Yet those health care professionals and scientists who do not think clinicians should automatically agree to a young person’s self-diagnosis are often afraid to speak out. A report commissioned by the National Health Service about Britain’s Tavistock gender clinic, which, until it was ordered to be shut down, was the country’s only health center dedicated to gender identity, noted that “primary and secondary care staff have told us that they feel under pressure to adopt an unquestioning affirmative approach and that this is at odds with the standard process of clinical assessment and diagnosis that they have been trained to undertake in all other clinical encounters.”

Of the dozens of students she’s trained as psychologists, Edwards-Leeper said, few still seem to be providing gender-related care. While her students have left the field for various reasons, “some have told me that they didn’t feel they could continue because of the pushback, the accusations of being transphobic, from being pro-assessment and wanting a more thorough process,” she said.

They have good reasons to be wary. Stephanie Winn, a licensed marriage and family therapist in Oregon, was trained in gender-affirming care and treated multiple transgender patients. But in 2020, after coming across detransition videos online, she began to doubt the gender-affirming model. In 2021 she spoke out in favor of approaching gender dysphoria in a more considered way, urging others in the field to pay attention to detransitioners, people who no longer consider themselves transgender after undergoing medical or surgical interventions. She has since been attacked by transgender activists. Some threatened to send complaints to her licensing board saying that she was trying to make trans kids change their minds through conversion therapy.

In April 2022, the Oregon Board of Licensed Professional Counselors and Therapists told Winn that she was under investigation. Her case was ultimately dismissed, but Winn no longer treats minors and practices only online, where many of her patients are worried parents of trans-identifying children.

“I don’t feel safe having a location where people can find me,” she said.

Detransitioners say that only conservative media outlets seem interested in telling their stories, which has left them open to attacks as hapless tools of the right, something that frustrated and dismayed every detransitioner I interviewed. These are people who were once the trans-identified kids that so many organizations say they’re trying to protect — but when they change their minds, they say, they feel abandoned.

Most parents and clinicians are simply trying to do what they think is best for the children involved. But parents with qualms about the current model of care are frustrated by what they see as a lack of options.

Parents told me it was a struggle to balance the desire to compassionately support a child with gender dysphoria while seeking the best psychological and medical care. Many believed their kids were gay or dealing with an array of complicated issues. But all said they felt compelled by gender clinicians, doctors, schools and social pressure to accede to their child’s declared gender identity even if they had serious doubts. They feared it would tear apart their family if they didn’t unquestioningly support social transition and medical treatment. All asked to speak anonymously, so desperate were they to maintain or repair any relationship with their children, some of whom were currently estranged.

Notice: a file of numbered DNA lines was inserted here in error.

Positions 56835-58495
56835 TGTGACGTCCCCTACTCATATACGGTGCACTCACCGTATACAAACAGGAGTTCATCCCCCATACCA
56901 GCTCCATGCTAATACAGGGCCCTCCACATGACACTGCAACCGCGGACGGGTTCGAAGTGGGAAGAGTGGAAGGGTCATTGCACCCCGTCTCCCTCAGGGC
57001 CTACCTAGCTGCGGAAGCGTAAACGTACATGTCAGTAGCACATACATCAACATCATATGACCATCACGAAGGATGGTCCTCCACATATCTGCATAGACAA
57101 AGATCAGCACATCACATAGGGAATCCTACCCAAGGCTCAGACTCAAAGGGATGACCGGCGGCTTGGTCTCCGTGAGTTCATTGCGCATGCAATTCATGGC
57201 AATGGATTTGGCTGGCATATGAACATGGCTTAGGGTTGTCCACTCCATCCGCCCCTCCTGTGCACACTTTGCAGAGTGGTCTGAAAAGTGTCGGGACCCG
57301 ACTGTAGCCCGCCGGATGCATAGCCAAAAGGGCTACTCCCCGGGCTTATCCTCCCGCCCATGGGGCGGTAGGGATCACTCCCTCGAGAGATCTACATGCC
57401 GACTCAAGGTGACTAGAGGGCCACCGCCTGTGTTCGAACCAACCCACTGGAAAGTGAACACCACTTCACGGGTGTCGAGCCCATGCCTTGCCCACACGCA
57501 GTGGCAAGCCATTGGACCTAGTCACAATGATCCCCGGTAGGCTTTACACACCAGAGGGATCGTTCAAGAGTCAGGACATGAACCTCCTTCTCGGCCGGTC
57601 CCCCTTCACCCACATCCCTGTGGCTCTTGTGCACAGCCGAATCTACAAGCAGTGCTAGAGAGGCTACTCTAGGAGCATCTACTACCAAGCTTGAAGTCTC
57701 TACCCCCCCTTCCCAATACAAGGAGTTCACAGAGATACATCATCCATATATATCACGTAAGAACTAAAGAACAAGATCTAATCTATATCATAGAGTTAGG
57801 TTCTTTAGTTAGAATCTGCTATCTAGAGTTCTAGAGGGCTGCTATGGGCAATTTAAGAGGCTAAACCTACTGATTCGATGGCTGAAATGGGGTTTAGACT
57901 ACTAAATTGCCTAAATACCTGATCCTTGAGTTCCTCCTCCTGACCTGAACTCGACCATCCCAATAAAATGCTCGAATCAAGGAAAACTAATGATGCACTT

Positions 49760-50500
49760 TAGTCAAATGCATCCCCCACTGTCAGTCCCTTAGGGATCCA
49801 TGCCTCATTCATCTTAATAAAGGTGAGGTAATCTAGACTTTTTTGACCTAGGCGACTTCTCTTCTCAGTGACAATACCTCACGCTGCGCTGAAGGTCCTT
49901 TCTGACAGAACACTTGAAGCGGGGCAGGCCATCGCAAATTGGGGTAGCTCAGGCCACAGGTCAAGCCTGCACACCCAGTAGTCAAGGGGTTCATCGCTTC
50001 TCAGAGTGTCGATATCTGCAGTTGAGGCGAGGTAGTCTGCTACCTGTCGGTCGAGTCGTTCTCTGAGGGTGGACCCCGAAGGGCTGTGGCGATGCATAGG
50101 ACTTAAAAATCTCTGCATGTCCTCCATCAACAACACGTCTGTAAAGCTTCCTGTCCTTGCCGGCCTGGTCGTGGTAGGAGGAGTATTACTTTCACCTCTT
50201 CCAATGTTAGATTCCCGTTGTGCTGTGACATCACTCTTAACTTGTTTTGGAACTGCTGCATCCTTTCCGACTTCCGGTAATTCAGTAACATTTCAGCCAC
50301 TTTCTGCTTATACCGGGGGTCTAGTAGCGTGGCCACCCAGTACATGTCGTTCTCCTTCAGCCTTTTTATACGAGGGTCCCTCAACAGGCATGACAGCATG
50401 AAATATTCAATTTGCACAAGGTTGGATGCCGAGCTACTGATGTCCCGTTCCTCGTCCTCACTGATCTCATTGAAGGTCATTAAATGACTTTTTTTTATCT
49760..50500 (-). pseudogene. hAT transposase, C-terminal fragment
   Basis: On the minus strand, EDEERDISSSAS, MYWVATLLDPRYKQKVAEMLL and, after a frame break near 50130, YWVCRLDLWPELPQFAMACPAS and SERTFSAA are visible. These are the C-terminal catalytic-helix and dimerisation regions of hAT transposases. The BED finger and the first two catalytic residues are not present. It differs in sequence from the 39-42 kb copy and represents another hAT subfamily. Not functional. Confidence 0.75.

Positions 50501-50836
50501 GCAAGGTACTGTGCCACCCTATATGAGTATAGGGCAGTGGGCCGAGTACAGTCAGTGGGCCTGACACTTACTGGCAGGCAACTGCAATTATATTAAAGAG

Several of those who questioned their child’s self-diagnosis told me it had ruined their relationship. A few parents said simply, “I feel like I’ve lost my daughter.”

One mother described a meeting with 12 other parents in a support group for relatives of trans-identified youth where all of the participants described their children as autistic or otherwise neurodivergent. To all questions, the woman running the meeting replied, “Just let them transition.” The mother left in shock. How would hormones help a child with obsessive-compulsive disorder or depression? she wondered.

Some parents have found refuge in anonymous online support groups. There, people share tips on finding caregivers who will explore the causes of their children’s distress or tend to their overall emotional and developmental health and well-being without automatically acceding to their children’s self-diagnosis.

Many parents of kids who consider themselves trans say their children were introduced to transgender influencers on YouTube or TikTok, a phenomenon intensified for some by the isolation and online cocoon of Covid. Others say their kids learned these ideas in the classroom, as early as elementary school, often in child-friendly ways through curriculums supplied by trans rights organizations, with concepts like the gender unicorn or the Genderbread person.

After Kathleen’s 15-year-old son, whom she described as an obsessive child, abruptly told his parents he was trans, the doctor who was going to assess whether he had A.D.H.D. referred him instead to someone who specialized in both A.D.H.D. and gender. Kathleen, who asked to be identified only by her first name to protect her son’s privacy, assumed that the specialist would do some kind of evaluation or assessment. That was not the case.

The meeting was brief and began on a shocking note. “In front of my son, the therapist said, ‘Do you want a dead son or a live daughter?’” Kathleen recounted.

Parents are routinely warned that to pursue any path outside of agreeing with a child’s self-declared gender identity is to put a gender dysphoric youth at risk for suicide, which feels to many people like emotional blackmail. Proponents of the gender-affirming model have cited studies showing an association between that standard of care and a lower risk of suicide. But those studies were found to have methodological flaws or have been deemed not entirely conclusive. A survey of studies on the psychological effects of cross-sex hormones, published three years ago in The Journal of the Endocrine Society, the professional organization for hormone specialists, found it “could not draw any conclusions about death by suicide.” In a letter to The Wall Street Journal last year, 21 experts from nine countries said that survey was one reason they believed there was “no reliable evidence to suggest that hormonal transition is an effective suicide prevention measure.”